no technical difference between these functions, there fundamental legal
difference. The law has long recognized that communications providers
should not peek into the contents of a message unless they have a valid
reason relating to the delivery of service. At the hearing, Google did
not address the legal difference.

EPIC Testimony on Gmail:




[4] Transportation Biometric ID Raises Privacy Concerns; Review Urged

In comments filed on March 18, EPIC urged the Transportation Security
Administration to delay its test of biometric technology for
transportation workers until it conducts a comprehensive Privacy Impact
Assessment. The assessment should allow the agency "to ensure protection
of the privacy rights of program members." EPIC said that the program
must comply with the federal Privacy Act and noted that there are unique
problems associated with biometric technologies.

The comments discussed EPIC's congressional testimony in July 2002,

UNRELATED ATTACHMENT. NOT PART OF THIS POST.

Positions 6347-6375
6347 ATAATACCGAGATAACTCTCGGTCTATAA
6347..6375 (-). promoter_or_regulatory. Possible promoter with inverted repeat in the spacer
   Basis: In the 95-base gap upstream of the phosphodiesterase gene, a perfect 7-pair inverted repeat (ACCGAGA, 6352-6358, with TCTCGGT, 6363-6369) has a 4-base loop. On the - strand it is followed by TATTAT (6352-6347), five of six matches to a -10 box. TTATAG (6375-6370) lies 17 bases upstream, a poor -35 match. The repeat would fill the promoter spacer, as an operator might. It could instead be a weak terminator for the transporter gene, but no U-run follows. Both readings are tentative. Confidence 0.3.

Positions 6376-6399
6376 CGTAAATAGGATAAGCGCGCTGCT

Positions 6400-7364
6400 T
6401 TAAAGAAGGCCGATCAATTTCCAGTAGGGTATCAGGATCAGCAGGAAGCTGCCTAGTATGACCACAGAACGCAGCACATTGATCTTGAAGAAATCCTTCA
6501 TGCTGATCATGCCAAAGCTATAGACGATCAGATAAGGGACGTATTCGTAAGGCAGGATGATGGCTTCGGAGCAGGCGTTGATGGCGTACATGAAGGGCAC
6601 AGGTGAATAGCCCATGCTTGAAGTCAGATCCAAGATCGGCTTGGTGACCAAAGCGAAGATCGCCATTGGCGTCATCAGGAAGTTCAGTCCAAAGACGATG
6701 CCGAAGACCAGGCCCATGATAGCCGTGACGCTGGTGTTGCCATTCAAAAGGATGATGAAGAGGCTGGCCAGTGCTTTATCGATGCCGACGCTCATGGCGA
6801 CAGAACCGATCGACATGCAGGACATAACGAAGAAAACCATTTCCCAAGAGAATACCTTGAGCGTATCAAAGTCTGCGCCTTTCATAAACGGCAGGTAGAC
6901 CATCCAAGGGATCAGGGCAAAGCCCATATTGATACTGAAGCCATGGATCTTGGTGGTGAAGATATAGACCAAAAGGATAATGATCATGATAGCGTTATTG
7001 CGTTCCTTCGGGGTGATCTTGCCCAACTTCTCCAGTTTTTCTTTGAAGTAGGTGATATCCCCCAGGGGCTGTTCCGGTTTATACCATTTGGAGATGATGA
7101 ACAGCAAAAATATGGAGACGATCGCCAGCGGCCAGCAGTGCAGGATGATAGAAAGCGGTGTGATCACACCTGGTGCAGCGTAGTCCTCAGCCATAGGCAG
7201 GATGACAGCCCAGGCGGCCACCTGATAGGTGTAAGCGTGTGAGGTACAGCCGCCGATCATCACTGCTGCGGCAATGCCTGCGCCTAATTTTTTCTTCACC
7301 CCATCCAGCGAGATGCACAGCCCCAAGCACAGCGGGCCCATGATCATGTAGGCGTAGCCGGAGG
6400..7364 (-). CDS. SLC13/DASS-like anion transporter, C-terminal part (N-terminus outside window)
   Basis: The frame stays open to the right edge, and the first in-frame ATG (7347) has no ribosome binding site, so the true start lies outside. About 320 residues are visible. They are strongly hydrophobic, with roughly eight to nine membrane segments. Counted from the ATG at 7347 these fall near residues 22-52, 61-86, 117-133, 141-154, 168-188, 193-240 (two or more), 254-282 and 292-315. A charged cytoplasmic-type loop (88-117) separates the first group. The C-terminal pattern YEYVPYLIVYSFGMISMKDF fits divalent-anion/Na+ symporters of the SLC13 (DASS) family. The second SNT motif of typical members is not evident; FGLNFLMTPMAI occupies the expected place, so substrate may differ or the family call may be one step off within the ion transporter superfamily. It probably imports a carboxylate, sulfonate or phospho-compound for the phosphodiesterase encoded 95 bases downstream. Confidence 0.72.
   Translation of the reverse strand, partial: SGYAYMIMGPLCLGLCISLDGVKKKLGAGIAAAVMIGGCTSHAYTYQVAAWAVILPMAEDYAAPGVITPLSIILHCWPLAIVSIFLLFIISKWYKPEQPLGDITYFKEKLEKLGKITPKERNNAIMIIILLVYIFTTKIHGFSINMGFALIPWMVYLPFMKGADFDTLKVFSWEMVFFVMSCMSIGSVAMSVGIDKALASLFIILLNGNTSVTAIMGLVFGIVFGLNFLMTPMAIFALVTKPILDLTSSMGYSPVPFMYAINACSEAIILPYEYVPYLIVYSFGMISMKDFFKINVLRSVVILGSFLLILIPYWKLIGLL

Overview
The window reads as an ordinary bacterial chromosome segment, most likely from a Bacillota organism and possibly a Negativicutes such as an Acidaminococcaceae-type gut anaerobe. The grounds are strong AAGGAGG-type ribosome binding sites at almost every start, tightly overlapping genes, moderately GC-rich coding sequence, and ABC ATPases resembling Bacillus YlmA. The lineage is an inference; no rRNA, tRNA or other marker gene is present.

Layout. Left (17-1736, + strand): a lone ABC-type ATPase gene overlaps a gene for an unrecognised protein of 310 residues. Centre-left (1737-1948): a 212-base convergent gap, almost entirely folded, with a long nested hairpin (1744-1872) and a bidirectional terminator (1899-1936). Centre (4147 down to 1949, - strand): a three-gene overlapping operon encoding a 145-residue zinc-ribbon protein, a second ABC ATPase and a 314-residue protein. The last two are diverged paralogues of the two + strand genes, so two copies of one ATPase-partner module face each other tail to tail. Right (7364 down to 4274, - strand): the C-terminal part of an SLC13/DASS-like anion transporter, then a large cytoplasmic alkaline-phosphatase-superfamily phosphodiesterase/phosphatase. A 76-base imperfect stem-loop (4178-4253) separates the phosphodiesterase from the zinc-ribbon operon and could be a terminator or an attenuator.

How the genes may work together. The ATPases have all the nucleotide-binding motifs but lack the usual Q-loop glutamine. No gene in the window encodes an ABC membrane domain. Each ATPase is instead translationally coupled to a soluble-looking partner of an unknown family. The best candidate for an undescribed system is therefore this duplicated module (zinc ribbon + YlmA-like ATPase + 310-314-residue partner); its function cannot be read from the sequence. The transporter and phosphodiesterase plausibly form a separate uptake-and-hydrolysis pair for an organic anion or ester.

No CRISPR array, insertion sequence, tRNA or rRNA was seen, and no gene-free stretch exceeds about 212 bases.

which explained these unique problems. "First, the uniqueness of
biometric data is affected by time, variability and data collection.
This leads to the second problem: the technologies available are subject
to varying degrees of error, which means that there is an element of
uncertainty in any match. Third, there are several ways to circumvent a
biometrics system," EPIC said in the comments.

EPIC also explained that there could be severe consequences for an
individual whose biometric identifier has been compromised. "It is
possible to replace a credit card or Social Security numbers, but how
does one replace a fingerprint, voiceprint, or retina scan?" EPIC asked.

EPIC stated that allowing employees access to their records would help
ensure the accuracy of the information collected and used. EPIC also
urged the agency to incorporate privacy protections into the
decision-making process so that the agency could avoid "later having to
awkwardly, expensively, and inefficiently" adjust its biometric
technology systems.

EPIC's March 18 Comments to the Transportation Security Administration:


EPIC's July 2002 Congressional Testimony:


EPIC's Biometrics page:


[5] EPIC Introduces EPIC FOIA Notes, 2005 FOIA Gallery

In celebration of Sunshine Week earlier this month, the Electronic
Privacy Information Center launched EPIC FOIA Notes, a new online
publication that will help bring attention to secrecy in the federal

EPIC FOIA Notes gives subscribers fast access to important documents